Calls For Poor Returns Or A Call To Action?
By Roger Nusbaum, AdvisorShares ETF Strategist
Bloomberg posted an article titled The Next 10 Years Will Be Ugly For Your 401(k) with the secondary headline (at TheStreet.com this was referred to as the callout) we’re about to pay the price for all the good times.
The article is based around work from Research Affiliates (RAFI) and includes the following;
One message that John West, head of client strategies at Research Affiliates and a co-author of the report, hopes people will take away is that the high returns of the past came with a price: lower returns in the future.
Fortunately, we’ve had ugly ten years runs before, as recently as the ten-year period ending December 31st 2009 when Google Finance says the S&P 500 fell about 20% on a price basis. Using simple math, that’s 2% per year in the period. RAFI is not expecting negative returns, just low returns.
Even if RAFI is right, the returns won’t be linear. During the 2000’s there were some very good years. In 2003 the S&P 500 was up about 25%, another 10% in 2004, 2006 was also double digits and of course 2009 was up a ton as well. There were some flat years and a couple of terrible years.
Whether or not RAFI is correct, the next ten years will be a mix of some number of great years, a couple of flat years and a couple of terrible years. Maybe the decade will have three terrible years and the overall result will be poor but if there are only two terrible years then things could be pretty good. That one extra terrible year would be the difference maker between good and meh/terrible.
Both 2003 and 2009 were huge up years. There aren’t too many of those in an investing lifetime (two or three a decade) and so they can’t afford to be missed. By the same token, another form of difference maker can be a defensive strategy (like the 200-day moving average) to hopefully avoid the full brunt of one of those terrible years. If an investor is lucky enough to only go down 10% in a down 25% world, then he is potentially added 150 basis points per year over the ten-year period (depending on how he re-equitizes).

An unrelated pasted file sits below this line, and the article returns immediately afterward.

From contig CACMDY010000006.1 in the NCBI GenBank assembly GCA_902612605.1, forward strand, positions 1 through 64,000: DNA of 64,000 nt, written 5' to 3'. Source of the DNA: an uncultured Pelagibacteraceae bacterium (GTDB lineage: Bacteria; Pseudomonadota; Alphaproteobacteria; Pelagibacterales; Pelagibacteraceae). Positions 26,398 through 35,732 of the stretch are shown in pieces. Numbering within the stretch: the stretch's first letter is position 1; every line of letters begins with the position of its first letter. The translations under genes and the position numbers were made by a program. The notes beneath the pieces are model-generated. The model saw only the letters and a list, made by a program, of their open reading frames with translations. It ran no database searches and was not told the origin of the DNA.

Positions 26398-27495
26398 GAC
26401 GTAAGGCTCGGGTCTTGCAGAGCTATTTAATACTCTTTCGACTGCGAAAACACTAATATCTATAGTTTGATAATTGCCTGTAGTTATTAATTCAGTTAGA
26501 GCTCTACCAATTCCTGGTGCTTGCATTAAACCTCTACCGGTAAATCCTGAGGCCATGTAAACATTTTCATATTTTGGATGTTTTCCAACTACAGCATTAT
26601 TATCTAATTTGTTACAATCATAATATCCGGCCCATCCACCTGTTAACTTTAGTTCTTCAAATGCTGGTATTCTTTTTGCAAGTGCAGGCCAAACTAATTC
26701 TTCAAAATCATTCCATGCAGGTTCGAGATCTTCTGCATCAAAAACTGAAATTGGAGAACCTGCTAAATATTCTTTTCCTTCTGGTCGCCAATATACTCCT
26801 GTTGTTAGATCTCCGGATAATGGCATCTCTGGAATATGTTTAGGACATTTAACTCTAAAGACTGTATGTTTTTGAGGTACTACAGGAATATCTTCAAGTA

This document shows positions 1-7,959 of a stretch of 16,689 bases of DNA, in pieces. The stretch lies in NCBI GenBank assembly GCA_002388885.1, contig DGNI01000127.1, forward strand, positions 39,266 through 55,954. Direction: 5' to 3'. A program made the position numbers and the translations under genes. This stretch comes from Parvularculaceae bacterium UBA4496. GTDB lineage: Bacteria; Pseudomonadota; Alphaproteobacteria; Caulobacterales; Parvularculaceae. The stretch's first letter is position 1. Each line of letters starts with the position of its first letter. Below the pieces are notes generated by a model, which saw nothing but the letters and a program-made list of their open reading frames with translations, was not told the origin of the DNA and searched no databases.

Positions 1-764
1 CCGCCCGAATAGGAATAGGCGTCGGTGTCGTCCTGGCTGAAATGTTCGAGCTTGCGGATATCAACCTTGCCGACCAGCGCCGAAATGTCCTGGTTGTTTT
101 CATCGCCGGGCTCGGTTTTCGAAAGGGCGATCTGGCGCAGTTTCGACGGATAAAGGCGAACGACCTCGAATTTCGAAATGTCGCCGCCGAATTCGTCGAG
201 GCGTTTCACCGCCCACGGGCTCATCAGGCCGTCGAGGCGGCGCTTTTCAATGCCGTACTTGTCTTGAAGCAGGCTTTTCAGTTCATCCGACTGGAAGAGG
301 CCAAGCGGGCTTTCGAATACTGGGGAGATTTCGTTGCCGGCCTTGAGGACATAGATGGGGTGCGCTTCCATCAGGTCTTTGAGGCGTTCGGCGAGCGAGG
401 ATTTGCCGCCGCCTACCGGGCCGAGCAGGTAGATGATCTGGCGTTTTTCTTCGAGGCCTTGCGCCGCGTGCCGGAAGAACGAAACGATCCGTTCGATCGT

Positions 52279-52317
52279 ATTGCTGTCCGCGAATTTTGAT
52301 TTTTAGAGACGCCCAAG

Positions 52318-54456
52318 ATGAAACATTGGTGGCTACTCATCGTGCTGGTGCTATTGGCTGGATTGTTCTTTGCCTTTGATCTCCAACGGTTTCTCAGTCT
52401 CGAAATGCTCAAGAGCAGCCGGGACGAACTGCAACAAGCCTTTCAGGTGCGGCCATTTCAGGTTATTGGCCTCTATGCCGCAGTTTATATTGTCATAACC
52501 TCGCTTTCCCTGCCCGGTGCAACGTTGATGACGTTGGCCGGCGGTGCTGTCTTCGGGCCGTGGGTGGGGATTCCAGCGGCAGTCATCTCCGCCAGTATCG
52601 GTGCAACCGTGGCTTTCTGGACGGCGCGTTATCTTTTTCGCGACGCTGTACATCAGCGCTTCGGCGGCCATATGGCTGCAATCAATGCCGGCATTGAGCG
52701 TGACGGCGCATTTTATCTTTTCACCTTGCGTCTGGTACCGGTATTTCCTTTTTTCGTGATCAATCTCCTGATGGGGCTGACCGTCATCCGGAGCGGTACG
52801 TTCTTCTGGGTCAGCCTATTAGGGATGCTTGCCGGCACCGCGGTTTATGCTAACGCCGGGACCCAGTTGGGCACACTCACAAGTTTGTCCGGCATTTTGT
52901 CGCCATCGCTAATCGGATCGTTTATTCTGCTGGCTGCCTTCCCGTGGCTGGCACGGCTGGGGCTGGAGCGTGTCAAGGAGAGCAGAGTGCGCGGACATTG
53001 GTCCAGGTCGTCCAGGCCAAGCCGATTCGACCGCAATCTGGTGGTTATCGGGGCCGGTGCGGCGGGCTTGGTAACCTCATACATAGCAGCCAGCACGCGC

This involves some sort of active or tactical hand and so there can be no guarantees but there are plenty of valid methods for this that should give a reasonable expectation for success.
The other way to mitigate an ugly decade is to increase savings rates. That is easier said than done but as a subset of the American population, people who read stock market blogs probably have a better chance of increasing their savings rate or otherwise already be saving at a very high rate. It appears the HSA isn’t going away (this was in some doubt for a while). This is a great new savings outlet for anyone not already using one.
The contribution limit for a family is $6750, so after ten ugly years the HSA would have $67,500 plus a little bit of growth. How much do you have now, how much might you have in ten years, what percentage would a $70,000 or $80,000 HSA be of how much you might have in ten years? This amounts to a little over $500 per month. Will you get a raise this year? Will it be $500 a month? If so, there’s your HSA contribution.
Calls for poor returns should be taken as a call to some sort of action. I would say that action should be more of an active hand in portfolio management as well as an increased savings rate. You might have other ideas but sitting back and just letting poor returns happen to you is not the answer.